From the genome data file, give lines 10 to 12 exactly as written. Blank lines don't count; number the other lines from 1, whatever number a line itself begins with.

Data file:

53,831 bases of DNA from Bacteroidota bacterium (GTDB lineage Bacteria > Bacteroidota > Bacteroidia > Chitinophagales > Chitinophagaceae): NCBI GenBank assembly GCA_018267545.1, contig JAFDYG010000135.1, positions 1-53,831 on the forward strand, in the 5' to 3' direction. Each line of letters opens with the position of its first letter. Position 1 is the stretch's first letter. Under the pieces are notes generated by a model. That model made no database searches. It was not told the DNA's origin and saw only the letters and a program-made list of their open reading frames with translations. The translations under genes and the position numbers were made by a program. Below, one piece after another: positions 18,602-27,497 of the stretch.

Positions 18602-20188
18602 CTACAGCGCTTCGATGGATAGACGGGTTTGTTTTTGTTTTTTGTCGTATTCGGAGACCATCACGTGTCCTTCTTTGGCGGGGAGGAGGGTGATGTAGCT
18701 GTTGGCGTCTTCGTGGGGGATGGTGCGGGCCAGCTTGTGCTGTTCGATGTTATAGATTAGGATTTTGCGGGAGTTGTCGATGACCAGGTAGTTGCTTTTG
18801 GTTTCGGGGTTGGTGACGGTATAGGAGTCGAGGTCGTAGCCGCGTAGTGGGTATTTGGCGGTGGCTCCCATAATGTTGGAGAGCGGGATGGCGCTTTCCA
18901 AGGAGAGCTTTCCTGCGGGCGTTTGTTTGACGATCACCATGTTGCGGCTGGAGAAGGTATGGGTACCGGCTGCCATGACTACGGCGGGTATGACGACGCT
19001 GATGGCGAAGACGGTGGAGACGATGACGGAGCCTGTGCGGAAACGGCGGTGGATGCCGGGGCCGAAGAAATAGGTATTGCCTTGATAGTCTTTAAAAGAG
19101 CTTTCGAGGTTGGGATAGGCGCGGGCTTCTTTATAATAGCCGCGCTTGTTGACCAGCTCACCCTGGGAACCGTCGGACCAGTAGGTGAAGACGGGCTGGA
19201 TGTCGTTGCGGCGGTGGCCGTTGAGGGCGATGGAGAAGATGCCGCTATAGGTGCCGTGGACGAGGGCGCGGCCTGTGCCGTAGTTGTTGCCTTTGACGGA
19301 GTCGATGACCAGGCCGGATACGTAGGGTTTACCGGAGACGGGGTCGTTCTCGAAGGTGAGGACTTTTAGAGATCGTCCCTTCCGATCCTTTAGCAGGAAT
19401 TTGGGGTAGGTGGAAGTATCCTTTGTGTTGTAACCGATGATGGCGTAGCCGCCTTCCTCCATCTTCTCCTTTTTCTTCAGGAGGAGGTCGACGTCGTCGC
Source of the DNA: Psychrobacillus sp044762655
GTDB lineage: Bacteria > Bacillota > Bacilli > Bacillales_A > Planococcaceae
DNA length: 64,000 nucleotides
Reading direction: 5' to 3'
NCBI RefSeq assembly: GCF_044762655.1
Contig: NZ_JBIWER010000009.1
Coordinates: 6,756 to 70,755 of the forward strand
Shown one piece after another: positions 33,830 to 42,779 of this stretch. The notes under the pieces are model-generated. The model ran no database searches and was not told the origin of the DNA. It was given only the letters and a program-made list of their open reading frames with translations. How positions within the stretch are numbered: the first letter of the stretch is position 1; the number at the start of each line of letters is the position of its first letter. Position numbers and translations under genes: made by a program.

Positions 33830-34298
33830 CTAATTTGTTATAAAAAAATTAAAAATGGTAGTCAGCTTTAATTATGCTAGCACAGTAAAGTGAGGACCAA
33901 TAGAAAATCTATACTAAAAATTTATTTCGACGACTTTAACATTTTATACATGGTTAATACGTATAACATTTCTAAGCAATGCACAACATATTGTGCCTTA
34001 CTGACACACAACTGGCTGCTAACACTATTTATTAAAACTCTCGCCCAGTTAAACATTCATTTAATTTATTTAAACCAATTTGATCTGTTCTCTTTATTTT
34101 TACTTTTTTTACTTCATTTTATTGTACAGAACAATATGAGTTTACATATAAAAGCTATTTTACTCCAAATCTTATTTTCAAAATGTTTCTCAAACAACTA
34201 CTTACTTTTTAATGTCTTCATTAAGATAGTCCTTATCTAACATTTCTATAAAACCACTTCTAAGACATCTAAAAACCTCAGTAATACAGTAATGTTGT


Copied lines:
19301 GTCGATGACCAGGCCGGATACGTAGGGTTTACCGGAGACGGGGTCGTTCTCGAAGGTGAGGACTTTTAGAGATCGTCCCTTCCGATCCTTTAGCAGGAAT
19401 TTGGGGTAGGTGGAAGTATCCTTTGTGTTGTAACCGATGATGGCGTAGCCGCCTTCCTCCATCTTCTCCTTTTTCTTCAGGAGGAGGTCGACGTCGTCGC
Source of the DNA: Psychrobacillus sp044762655